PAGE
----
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Five Long Shots for the Wii U Virtual Console
Now that the Wii U Virtual Console is slowly picking up steam, despite some confusing absences (where exactly are the Nintendo 64 games?), I wanted to focus on the service’s most recent addition – games from the Game Boy Advance.
If you’ve read my other articles, you’re probably aware that I never actually owned a Game Boy Advance. That being said, I relied on other methods to get my fill of what turned out to be a wonderful library of games.
Before the Nintendo cops take me away, can I just say how glad I am to be able to play Game Boy Advance titles on my Wii U Game Pad? And while Nintendo has yet to release these games in large numbers, the amount of available games will continue to grow, much to our benefit as gamers.
I’ve selected five games I would love to see make it to the Virtual Console, but these picks may be more hopeful than realistic. These are games I always found interesting, but will likely never reach the Wii U Virtual Console. Still, a man can dream.
1) Drill Dozer
Back in the day, we used to think all Game Freak knew how to do was develop Pokemon games. However, they’re more than capable of going outside of their comfort zone, and Drill Dozer is an excellent example of this.
Released in North America in 2006, Drill Dozer is based around moving the hero, Jill, through a variety of levels using the titular Drill Dozer. By using the shoulder buttons to control the spin direction of the drill, and you’ll be figuring out all of the drill’s uses if you want to proceed through the game’s seventeen stages.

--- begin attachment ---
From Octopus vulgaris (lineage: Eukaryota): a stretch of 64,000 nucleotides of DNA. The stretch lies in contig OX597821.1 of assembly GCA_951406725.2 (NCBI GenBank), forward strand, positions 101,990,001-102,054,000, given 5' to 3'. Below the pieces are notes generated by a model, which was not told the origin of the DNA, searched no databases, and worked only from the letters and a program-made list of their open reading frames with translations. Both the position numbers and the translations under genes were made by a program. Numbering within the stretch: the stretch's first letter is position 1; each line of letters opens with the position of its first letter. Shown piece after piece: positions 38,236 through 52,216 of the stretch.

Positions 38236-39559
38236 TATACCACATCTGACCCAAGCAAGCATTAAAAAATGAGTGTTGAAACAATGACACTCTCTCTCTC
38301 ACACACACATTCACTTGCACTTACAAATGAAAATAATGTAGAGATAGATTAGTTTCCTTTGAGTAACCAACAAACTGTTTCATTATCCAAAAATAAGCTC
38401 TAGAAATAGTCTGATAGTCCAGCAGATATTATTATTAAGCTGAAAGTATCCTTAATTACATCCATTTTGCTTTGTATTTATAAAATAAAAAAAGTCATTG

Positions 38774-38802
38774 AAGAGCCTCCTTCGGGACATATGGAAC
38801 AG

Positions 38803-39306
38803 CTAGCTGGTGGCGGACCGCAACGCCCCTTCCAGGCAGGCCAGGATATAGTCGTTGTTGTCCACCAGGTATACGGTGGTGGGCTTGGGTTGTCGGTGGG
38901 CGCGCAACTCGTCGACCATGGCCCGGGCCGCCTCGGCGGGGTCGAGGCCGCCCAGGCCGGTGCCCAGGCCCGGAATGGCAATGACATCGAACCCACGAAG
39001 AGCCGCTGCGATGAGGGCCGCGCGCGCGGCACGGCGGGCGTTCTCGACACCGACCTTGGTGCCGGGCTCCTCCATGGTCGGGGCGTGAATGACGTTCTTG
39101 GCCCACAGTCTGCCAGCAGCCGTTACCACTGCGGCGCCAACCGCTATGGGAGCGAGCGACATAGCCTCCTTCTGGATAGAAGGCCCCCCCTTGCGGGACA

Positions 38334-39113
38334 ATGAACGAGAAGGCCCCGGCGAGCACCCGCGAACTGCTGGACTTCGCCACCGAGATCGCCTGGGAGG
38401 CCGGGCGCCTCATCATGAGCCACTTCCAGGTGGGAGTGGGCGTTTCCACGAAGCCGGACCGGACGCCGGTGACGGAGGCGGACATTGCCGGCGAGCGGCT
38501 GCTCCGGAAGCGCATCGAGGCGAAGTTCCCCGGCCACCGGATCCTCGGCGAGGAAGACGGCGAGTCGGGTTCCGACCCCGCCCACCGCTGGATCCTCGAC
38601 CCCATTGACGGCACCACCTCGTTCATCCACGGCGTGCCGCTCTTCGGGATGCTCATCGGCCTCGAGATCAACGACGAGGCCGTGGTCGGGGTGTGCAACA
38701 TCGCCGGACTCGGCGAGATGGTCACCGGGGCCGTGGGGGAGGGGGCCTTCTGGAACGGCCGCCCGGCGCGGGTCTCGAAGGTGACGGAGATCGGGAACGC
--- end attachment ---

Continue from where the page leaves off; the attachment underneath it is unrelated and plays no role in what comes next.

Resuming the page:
Drill Dozer is a wonderful example of a simple control scheme that is put to excellent use by the great level design, as the game is just incredibly fun to play and pushes you to think about the way you’re using the drill. Add that to great sprite work, good music, and a witty localization, and Drill Dozer is one of the best games in the entire Game Boy Advance library. The Virtual Console would love a game like this.
2) Castlevania: Aria of Sorrow
Of the three Castlevania titles that came out on the Game Boy Advance, I remember Aria of Sorrow the most. It sticks to most of the conventions introduced by Symphony of the Night (the game style commonly referred to as Metroidvania), so you’ll be exploring Dracula’s Castle in a fairly non-linear fashion and levelling up as you go.
What’s different about Aria of Sorrow is its main character. Soma Cruz isn’t your typical Castlevania hero – he won’t be swinging whips or accessing the typical subweapons of the Belmont clan. Rather, Soma absorbs the souls of enemies upon their defeat (souls range from common drops to exceedingly rare) and use their abilities to attack, assist him, or alter his stats or abilities.
Naturally, this leads to a ton of different ways of playing Aria of Sorrow, and for the most part, you’re free to equip souls as you see fit. You may have to use specific souls at the right time, but the game is never too controlling. And when you consider Aria of Sorrow has a much more unique plot than usual Castlevania games, it isn’t hard to see why this is a great game.